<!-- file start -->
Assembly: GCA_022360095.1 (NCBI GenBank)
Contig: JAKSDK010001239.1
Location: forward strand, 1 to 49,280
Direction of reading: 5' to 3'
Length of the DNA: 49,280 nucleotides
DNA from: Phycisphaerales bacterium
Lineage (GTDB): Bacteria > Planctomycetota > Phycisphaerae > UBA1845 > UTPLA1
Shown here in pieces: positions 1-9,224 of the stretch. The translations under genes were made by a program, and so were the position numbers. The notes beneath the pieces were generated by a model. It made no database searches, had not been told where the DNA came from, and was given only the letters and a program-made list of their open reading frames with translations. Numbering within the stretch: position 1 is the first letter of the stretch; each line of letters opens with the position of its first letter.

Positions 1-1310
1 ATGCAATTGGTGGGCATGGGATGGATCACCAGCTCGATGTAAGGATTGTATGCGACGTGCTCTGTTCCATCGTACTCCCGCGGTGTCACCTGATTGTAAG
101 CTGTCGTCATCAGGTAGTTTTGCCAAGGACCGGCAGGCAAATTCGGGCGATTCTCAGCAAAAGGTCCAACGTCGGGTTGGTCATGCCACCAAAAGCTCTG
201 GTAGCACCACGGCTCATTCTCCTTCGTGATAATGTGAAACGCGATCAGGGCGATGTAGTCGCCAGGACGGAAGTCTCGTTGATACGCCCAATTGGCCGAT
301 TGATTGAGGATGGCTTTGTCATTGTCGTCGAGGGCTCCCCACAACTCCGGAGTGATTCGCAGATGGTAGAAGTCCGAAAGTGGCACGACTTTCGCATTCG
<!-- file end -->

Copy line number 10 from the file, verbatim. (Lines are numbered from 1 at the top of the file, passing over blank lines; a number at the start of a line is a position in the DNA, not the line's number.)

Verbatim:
1 ATGCAATTGGTGGGCATGGGATGGATCACCAGCTCGATGTAAGGATTGTATGCGACGTGCTCTGTTCCATCGTACTCCCGCGGTGTCACCTGATTGTAAG